Sadly, few people write reflectively these days. It seems like work. Besides, who has time, in our frenetic lives, for reflecting and writing?
Not many people think of writing as an important spiritual discipline — yet indeed, it is. It’s an important aid to spiritual orientation and transformation. Here are a few examples.
1. Kings wrote out important parts of the Bible. The passage below encourages kings to write out the Law of Moses. Why? Writing intensifies attention to the text so that the Word of God can have its intended impact. Note the purpose: to keep the king humble before God and his fellow countrymen, and keep him and his country on a healthy trajectory. (Modern leaders, take note!)
When (a king) sits on the throne of his kingdom, he shall write for himself in a book a copy of this law (of Moses)… And it shall be with him, and he shall read in it all the days of his life, that he may learn to fear the LORD his God by keeping all the words of this law and these statutes, and doing them, that his heart may not be lifted up above his brothers, and that he may not turn aside from the commandment, either to the right hand or to the left, so that he may continue long in his kingdom, he and his children, in Israel. Deut 17:18-20.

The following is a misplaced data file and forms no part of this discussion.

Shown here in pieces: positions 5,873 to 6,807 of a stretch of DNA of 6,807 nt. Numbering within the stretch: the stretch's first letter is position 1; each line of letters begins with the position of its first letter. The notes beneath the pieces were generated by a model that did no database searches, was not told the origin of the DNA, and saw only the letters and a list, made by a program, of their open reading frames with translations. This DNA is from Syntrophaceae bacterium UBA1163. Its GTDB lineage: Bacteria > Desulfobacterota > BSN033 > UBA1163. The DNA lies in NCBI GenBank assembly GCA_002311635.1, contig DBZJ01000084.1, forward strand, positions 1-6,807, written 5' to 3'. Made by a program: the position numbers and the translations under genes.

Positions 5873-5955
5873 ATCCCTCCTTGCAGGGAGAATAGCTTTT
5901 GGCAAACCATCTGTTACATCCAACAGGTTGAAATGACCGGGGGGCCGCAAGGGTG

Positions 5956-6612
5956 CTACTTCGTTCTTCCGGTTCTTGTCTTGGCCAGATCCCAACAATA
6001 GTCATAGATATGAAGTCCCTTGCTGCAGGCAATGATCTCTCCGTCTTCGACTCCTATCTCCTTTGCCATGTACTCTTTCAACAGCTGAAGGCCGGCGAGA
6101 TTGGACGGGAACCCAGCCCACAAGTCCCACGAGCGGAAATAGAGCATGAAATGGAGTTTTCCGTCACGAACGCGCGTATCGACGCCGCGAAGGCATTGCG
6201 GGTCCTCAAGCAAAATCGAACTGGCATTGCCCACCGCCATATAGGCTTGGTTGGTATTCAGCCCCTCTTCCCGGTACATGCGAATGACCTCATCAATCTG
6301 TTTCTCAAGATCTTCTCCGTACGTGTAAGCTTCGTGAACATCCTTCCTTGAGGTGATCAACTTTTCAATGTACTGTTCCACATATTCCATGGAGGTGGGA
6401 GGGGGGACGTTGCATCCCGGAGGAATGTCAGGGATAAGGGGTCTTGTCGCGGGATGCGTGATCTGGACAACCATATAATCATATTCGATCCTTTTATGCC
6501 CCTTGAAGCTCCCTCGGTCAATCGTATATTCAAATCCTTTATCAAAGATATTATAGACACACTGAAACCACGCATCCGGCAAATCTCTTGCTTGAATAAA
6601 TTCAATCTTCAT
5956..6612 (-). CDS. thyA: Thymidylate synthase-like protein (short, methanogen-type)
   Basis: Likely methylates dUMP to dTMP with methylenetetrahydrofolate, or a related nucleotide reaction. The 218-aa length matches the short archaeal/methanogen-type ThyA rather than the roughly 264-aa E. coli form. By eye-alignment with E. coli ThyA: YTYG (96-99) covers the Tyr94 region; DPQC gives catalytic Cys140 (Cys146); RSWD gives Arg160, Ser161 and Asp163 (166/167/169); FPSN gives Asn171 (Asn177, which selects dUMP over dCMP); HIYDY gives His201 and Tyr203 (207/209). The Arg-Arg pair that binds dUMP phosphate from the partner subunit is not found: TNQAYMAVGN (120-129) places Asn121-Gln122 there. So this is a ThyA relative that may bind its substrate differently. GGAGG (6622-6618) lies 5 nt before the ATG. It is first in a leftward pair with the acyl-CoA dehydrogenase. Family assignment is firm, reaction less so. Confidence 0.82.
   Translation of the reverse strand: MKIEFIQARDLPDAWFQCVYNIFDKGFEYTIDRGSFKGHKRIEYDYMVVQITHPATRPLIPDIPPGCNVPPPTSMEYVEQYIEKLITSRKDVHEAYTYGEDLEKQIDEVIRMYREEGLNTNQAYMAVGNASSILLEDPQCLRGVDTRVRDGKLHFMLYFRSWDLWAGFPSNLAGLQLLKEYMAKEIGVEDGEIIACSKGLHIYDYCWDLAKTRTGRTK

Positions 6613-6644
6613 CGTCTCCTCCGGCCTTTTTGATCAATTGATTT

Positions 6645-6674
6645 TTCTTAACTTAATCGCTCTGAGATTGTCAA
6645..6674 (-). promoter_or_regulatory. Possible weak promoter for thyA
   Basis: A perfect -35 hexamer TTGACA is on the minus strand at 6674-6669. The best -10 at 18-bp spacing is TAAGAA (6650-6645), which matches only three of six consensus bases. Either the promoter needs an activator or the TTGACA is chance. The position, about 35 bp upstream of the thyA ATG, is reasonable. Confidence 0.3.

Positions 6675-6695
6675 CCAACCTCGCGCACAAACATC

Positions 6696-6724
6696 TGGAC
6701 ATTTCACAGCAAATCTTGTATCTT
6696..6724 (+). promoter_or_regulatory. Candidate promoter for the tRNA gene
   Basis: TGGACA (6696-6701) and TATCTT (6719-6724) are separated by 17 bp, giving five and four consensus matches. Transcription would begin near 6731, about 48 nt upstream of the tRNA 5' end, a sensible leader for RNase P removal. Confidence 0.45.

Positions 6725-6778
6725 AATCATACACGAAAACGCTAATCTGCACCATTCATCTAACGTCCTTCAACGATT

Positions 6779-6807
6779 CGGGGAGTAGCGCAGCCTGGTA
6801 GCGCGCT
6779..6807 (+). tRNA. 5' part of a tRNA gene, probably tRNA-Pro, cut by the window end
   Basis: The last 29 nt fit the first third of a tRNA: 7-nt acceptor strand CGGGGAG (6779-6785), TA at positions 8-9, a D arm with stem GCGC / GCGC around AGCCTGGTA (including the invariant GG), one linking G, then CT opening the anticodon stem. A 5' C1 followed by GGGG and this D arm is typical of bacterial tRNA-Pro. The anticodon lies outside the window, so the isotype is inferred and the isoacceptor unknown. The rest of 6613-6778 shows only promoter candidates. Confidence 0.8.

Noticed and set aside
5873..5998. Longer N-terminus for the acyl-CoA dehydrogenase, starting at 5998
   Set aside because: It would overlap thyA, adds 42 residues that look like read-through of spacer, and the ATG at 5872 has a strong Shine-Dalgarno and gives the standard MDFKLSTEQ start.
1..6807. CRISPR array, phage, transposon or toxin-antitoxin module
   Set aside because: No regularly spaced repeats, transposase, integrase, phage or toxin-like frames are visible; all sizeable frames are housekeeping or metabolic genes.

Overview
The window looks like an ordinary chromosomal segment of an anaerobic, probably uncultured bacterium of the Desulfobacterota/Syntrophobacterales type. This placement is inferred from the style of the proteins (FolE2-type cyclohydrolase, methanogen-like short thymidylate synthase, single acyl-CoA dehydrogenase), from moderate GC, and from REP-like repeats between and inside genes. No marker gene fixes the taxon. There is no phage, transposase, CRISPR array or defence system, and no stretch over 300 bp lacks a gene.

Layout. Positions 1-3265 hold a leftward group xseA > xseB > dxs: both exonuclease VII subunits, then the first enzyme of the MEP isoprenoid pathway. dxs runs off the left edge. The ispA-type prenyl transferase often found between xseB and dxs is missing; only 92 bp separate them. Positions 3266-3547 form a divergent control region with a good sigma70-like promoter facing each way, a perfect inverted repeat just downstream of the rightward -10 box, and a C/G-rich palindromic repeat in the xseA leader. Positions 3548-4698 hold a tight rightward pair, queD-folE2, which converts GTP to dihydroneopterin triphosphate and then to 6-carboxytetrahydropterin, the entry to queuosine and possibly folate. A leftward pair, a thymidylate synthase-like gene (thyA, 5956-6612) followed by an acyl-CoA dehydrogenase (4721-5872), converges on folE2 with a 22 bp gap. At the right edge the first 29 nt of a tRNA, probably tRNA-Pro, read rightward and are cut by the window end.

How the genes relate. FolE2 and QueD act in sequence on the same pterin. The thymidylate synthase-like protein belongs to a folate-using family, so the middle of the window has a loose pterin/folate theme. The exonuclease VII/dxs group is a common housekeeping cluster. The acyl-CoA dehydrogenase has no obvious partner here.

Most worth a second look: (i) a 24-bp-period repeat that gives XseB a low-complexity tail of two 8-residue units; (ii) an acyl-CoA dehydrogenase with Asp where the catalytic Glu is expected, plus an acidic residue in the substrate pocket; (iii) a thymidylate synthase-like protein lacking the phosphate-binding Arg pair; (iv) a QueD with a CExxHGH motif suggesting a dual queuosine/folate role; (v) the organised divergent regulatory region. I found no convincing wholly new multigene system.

2. David wrote most of the psalms. David, described as a man after God’s heart (Acts 13:22), was an extraordinarily prolific writer. The psalms are a striking monument to God’s faithfulness, recording the works and ways of God, as well as David’s devotion to God. In the psalms, David pours out his passion for God, examines himself in the light of God’s Word, and repents, confesses and prays through what he wrote. David’s example reminds us of the spiritual benefits of writing.
3. The entire Bible was written by the Holy Spirit. Peter reminds us that no prophecy was ever produced by the will of man, but men spoke from God as they were carried along by the Holy Spirit (2 Pet 1:21). And, as Paul wrote to Timothy, All Scripture is God-breathed (2 Tim 3:16).
Listed below are some additional benefits to writing, or journaling.